The glory of the incarnation is seen in the purposes of the incarnation…

One of my favorite incarnation passages is Hebrews 2:14-18:

Since therefore the children share in flesh and blood, he himself likewise partook of the same things, that through death he might destroy the one who has the power of death, that is, the devil, 15 and deliver all those who through fear of death were subject to lifelong slavery. 16 For surely it is not angels that he helps, but he helps the offspring of Abraham. 17 Therefore he had to be made like his brothers in every respect, so that he might become a merciful and faithful high priest in the service of God, to make propitiation for the sins of the people. 18 For because he himself has suffered when tempted, he is able to help those who are being tempted. (ESV)

In these words we see the incarnation’s glory in all its splendor – though on first glimpse you might think, “What in the world does this have to do with the glory of the incarnation?” The answer is, “Everything!” Here we learn that what makes Jesus’ enfleshment so glorious is not only the fact of it – that the eternal Son of God partakes of flesh and blood without ceasing to be the radiance of the Father’s glory and the exact representation of His nature (Hebrews 1:3) – but also the purposes of it: He was born in order to die; and He was born in order to help.

Jesus Was Born in Order to Die

“Since therefore the children share in flesh and blood, he himself likewise partook of the same things, that through death…” Can God die? Even children know that God can’t die! And that’s why Jesus, fully God, had to be born as a human, that He might be able to die. We must never separate Jesus’ birth from His death.

But why did He need to die? This passage tells us: to set us free from sin and misery. In particular, to set us free from the power of Satan (14), from the fear of death (15), and from the righteous anger and wrath of God (17). That last one is foundational to the first two: “Therefore he had to be made like his brothers in every respect, so that he might become a merciful and faithful high priest in the service of God, to make propitiation for the sins of the people.” Christ became like us in every respect in order to die, and through His death to satisfy the just and holy wrath of God against sin for all His people. Remember Adam and Eve in the garden back in Genesis, when God said, “In the day you eat of the fruit of this tree you will surely die.” The wages of sin is death; the punishment that sin deserves is death. Maybe you’re thinking, “What’s the big deal, all Adam did was eat some fruit.” Ah, in the words of Anselm, the 11th century theologian who wrote Cur Deus Homo (Why the God-Man), “You have not yet considered the gravity of sin – how great sin is.” In Adam all of us have sinned against an eternally holy God, and so we deserve eternal death. A holy God can’t just sweep sin under the rug, He must punish it; He must be propitiated. There’s the grace & glory of the incarnation – God sent His Son into the world to take on human nature, in order that He might die and suffer the punishment due to our sins, freeing us from God’s wrath and anger.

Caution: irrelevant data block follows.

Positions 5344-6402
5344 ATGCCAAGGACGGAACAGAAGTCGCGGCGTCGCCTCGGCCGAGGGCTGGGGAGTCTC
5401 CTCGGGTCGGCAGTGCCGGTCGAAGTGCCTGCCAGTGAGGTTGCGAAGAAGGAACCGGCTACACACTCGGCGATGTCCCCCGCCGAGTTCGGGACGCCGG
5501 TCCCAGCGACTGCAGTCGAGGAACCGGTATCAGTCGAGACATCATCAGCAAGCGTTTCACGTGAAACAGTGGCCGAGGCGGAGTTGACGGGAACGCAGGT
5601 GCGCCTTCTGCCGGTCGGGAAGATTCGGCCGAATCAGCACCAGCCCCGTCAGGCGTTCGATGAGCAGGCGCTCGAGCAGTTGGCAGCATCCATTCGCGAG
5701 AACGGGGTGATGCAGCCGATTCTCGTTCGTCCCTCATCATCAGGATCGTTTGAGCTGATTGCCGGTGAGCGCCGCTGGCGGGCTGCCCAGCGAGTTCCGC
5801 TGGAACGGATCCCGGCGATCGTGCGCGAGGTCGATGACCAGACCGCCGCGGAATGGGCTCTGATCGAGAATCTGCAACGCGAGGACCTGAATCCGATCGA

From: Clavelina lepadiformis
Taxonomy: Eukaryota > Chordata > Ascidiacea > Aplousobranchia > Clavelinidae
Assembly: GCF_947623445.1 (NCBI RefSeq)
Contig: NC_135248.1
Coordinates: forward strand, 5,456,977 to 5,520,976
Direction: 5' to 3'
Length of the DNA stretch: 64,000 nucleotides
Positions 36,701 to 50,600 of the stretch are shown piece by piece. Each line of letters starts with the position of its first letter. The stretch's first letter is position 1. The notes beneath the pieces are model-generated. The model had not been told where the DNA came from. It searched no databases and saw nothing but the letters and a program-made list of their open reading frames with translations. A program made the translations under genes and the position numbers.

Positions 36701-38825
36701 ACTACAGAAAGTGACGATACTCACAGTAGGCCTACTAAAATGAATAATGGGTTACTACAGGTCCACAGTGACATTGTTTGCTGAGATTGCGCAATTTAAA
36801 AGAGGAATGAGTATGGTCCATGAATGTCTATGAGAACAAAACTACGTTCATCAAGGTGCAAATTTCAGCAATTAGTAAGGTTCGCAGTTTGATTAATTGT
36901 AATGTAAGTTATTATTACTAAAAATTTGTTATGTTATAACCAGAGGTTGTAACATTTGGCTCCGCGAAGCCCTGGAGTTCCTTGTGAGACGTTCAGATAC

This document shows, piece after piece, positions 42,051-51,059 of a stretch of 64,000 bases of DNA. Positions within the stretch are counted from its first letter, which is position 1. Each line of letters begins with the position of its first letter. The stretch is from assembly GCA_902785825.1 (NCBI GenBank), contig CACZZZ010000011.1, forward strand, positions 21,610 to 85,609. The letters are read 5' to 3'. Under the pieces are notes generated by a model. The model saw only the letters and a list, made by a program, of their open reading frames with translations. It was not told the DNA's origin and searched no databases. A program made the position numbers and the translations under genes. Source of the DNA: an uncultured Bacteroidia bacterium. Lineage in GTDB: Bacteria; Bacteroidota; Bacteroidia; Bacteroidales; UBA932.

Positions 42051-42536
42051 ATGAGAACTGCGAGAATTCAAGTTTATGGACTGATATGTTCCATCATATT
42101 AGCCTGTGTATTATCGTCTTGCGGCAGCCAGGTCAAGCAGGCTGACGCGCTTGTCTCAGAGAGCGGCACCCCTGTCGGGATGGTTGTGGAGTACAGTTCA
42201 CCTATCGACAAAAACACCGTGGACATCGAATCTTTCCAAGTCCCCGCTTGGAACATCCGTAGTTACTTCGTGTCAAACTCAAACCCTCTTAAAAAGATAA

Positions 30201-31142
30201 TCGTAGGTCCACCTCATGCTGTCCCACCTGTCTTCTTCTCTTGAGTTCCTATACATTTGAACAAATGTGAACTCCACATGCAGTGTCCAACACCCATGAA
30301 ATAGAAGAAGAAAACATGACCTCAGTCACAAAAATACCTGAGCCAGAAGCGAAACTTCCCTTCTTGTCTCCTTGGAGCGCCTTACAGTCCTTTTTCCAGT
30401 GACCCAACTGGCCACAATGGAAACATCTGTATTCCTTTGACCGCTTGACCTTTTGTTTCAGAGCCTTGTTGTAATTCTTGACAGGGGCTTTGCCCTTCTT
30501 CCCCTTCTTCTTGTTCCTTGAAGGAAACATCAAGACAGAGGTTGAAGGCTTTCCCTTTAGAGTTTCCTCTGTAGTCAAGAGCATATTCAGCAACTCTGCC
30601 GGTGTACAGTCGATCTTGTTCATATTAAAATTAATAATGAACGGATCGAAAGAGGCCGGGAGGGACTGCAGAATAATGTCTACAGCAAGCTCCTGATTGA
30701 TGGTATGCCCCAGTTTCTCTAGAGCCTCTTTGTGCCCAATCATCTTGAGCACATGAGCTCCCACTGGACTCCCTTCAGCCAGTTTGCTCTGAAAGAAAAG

And having been freed from the guilt and penalty of sin, we are freed from all the power of the devil and from the fear of death itself – “…that through death he might destroy the one who has the power of death, that is, the devil, 15 and deliver all those who through fear of death were subject to lifelong slavery.” The word “destroy” has the sense of “render powerless” – the one who seduced Adam and Eve to sin, the one who was a murderer from the beginning, the one who stands as our great accuser, has been bound by Christ’s incarnation and death. Because Christ has appeased the wrath of God for us, Satan has no evidence to use against us. Jesus was born in order to rescue us from Satan’s tyranny, and from the fear of death. It’s exactly what God prophesied in Genesis 3 – the seed of the woman – a human! – has come to have His heel bruised by Satan, but in being bruised, He has crushed Satan’s head. Our kinsman redeemer, through His death, has purchased our freedom from slavery to sin and Satan and death!